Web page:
Wait… AT&T was tracking you with hidden codes?
The secret codes in tracking files, known as ‘header enrichment,’ consist of strings of numbers and letters that are appended to all data traffic that is transmitted from the phone. The header enrichment codes are used to track customers’ website visits and also which apps they use in order to provide advertisers with targeting information. The codes don’t contain personal identity information per se, but because they are unique to each customer and are transmitted along with any personal identity information that a customer voluntarily provides – such as name, address or phone number – together they create a sort of digital fingerprint that could be exploited.
AT&T said it ended the tracking files because its test project has ended. But competing mobile operator Verizon has a similar tracking number system in place, which Twitter’s mobile advertising division uses to target ads.
If you want to know if your mobile carrier is tracking your device, visit this page on ProPublica.org (go there from your mobile device) and click on the box that says ‘Does Your Phone Company Track You?’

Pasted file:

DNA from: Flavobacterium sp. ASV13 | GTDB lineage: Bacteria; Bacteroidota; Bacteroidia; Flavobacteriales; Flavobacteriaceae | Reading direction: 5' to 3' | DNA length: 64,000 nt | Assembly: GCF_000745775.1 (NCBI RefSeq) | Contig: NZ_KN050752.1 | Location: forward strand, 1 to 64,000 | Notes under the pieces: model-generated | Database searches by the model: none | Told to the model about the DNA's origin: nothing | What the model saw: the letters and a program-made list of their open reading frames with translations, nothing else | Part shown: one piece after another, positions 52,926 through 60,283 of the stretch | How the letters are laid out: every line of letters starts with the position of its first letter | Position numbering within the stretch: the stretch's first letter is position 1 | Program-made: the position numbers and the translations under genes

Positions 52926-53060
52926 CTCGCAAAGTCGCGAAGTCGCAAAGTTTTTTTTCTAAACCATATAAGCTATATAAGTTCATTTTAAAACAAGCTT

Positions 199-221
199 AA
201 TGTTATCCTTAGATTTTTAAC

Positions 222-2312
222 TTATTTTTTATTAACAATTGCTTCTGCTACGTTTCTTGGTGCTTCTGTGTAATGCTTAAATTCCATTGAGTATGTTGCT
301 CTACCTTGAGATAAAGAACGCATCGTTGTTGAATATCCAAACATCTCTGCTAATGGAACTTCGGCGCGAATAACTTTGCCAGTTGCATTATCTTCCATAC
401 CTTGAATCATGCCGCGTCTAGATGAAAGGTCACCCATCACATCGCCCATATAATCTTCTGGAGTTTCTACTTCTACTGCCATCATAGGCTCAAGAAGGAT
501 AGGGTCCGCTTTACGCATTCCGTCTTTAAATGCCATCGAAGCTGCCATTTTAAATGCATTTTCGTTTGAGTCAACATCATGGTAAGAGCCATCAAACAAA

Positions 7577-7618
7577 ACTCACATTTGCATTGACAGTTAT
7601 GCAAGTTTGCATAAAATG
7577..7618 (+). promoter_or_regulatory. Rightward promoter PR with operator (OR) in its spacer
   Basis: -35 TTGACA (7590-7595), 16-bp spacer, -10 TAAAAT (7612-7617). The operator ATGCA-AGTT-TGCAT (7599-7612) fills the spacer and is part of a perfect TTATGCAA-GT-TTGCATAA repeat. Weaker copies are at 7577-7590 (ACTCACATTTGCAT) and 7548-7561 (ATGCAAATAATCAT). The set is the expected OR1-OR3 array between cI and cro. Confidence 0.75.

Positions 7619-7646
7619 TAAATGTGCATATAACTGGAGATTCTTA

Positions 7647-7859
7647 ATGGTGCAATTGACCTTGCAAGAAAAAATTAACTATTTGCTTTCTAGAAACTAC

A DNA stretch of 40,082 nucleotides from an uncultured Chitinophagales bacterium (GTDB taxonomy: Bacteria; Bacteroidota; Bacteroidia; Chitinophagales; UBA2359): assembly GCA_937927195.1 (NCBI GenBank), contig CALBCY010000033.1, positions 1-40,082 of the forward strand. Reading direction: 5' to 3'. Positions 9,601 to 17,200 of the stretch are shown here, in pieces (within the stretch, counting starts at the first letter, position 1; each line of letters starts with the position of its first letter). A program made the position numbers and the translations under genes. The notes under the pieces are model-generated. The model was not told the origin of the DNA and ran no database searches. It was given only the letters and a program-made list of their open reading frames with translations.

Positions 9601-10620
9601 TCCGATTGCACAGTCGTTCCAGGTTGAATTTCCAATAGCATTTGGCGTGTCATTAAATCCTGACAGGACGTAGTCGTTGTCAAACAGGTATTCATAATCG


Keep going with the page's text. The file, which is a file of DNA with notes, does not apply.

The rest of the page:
Header enrichment technology was developed because traditional web cookies are a challenge for tracking apps on smartphones and tablets. The Open Mobile Alliance adopted an industry standard for injecting the codes in 2010. In response, Google has proposed an alternative Web protocol that prevents such header injections which, of course, the mobile industry is lobbying to defeat.
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